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A Place for Everything and Everything in Its Place — Wouldn't It Be Nice?

Debra Sunohara

Does it seem to take forever to find that document on your server? Do you spend hours in your storage room looking for things? If so, than you are probably wondering if there is a way to reduce time wasted searching and increase your productivity, and the answer is a simple, Yes! Implementing a 5S cycle can be the answer to these problems.

5S You Say?

5S or FiveS is a great foundation for creating a focus on organizing, increasing visual order, and standardizing a workspace, be it at work, or at home. 5S is a system with a Japanese origin (The Toyota Production System), used predominantly in the manufacturing industry, it incorporates 5 stages all beginning with the letter “S”:

  • Seiri
  • Seiton
  • Seiso
  • Seiketsu
  • Shitsuke

These words can be loosely translated to mean Sort, Straighten, Shine, Standardize, and Sustain.

The goal of 5S is to organize a workspace to promote flow, reduce wasted time, reduce cost, optimize productivity, increase safety and boost mental health and morale by using visual cues to increase the consistency of successful results.

The Cycle

5S is a cycle and not just a step-by-step process. Each stage follows the previous one — then the process repeats itself anew in an on-going basis.

The stages of 5S are as follows:

Sorting (整理)

Essential items only, everything else must go!

A review of all the things in your office, on your desk , in your room, or on your computer or server should be conducted. Whatever is needed to do business is kept; the rest is discarded, recycled or sold. This stage eliminates wasted space, makes what you need easily accessible, increases “thinking space” by de-cluttering your surroundings, and promotes productivity be decreasing wasted time spent sifting through unnecessary clutter.

Set In Order (整頓)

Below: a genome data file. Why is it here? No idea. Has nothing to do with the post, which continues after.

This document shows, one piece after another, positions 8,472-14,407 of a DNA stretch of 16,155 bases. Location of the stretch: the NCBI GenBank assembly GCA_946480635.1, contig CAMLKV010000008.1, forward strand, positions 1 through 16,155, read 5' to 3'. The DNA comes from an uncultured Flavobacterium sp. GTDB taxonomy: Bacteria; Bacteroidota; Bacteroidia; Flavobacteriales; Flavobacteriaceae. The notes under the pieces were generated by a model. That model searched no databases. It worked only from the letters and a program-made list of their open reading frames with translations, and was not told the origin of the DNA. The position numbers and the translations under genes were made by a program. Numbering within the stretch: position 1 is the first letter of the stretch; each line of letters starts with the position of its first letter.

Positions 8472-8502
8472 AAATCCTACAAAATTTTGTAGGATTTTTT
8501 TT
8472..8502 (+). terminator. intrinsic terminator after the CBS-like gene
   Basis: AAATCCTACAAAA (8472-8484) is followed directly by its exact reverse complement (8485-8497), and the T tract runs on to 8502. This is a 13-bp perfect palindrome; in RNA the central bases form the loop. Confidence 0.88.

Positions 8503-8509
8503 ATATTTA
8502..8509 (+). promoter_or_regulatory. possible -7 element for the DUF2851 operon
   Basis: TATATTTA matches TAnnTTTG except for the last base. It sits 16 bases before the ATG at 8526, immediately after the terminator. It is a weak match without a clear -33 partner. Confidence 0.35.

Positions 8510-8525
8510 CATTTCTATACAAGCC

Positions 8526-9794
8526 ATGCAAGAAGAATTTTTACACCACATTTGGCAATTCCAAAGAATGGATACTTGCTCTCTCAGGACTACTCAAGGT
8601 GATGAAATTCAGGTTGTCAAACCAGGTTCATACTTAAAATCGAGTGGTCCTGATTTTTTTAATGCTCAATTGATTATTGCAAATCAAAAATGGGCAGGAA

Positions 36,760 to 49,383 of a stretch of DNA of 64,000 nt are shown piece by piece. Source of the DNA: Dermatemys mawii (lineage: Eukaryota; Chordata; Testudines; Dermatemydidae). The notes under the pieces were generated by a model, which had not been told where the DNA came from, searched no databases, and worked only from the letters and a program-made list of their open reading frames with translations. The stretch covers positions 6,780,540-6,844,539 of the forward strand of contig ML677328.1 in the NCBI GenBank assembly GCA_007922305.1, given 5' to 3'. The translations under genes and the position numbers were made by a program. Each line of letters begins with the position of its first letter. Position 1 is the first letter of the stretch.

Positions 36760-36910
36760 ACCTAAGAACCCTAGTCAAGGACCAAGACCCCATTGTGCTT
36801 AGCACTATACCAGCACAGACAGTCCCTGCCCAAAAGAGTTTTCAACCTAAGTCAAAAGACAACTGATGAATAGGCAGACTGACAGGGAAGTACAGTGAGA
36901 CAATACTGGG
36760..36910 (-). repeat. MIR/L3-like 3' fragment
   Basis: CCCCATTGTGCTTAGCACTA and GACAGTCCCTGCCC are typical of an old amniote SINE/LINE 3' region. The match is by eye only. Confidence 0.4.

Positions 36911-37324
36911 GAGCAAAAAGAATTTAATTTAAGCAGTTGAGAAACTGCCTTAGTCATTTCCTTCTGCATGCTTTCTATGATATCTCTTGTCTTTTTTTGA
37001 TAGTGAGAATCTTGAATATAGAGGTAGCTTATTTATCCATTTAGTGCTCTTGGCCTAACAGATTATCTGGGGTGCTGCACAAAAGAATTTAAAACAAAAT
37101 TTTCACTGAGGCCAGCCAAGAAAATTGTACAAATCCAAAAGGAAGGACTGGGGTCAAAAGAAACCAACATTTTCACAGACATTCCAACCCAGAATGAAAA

Arrange everything that you kept so that it is easy to find and missing items are easily noticed.

Pegboard-280x187This stage of 5s fosters efficient workflow. You know where your tools are because everything has a designated place — you don’t waste time looking for them. Things like labels, storage bins, colour coded files and efficient shelving solutions are excellent ways to accomplish this task.

Shine (清掃)

Clean your space.

Cleaning should be part of your daily routine just like the other four stages of 5s — Japanese workers clean at the end of every shift. A clean workspace promotes a positive mental outlook that increases productivity and flow, so sweep, dust and “shine” away!

Standardize (清潔)

Everyone should know “how we do things here”.

By understanding, agreeing to, and implementing standardizing practices in the work environment, abnormal practices are easy to identify and correct. This will require a good amount of discussion and planning with your co-workers. It is important to use visual cues such as posters, pictures or labels to reinforce these habits and facilitate the understanding of the practices.

Sustain (躾)

Maintain what you have done; don’t let all the hard work go to waste!

The fifth — and perhaps the most important — stage incorporates sustaining the previous four S’s. Focus on the new standards and attempt to prevent a gradual regression to the old ways. Reminders with the use of visual cues such as posters, labels or pictures facilitate success in this stage.

Don’t Get Carried Away

It is easy to go overboard with 5S. You could put down electrical tape on your desk to outline where your pencils, eraser, ruler, laptop and notepad go, and you can even go a step further and force this on your employees!